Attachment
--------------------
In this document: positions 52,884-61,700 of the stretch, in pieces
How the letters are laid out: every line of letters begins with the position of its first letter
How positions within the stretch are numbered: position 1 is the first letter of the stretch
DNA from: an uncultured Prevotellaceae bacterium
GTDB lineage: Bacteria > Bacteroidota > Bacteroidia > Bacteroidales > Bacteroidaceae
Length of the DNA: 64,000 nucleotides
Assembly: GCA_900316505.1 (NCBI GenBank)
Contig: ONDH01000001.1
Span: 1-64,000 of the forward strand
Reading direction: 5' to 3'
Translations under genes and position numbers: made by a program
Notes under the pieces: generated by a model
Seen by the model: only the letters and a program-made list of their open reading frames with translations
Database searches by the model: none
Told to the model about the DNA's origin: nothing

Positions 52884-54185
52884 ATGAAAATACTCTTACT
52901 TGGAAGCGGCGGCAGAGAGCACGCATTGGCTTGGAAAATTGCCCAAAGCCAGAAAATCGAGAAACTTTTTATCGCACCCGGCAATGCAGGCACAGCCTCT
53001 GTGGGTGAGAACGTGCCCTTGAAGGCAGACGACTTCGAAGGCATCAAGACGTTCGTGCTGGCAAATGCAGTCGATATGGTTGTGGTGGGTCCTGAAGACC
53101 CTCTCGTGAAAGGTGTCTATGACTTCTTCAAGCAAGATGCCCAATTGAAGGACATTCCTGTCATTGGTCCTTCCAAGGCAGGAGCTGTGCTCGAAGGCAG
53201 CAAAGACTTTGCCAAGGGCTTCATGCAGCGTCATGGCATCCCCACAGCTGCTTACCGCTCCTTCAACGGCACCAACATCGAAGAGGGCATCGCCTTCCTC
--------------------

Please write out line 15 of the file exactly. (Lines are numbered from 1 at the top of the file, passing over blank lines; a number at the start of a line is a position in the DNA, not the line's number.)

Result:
Told to the model about the DNA's origin: nothing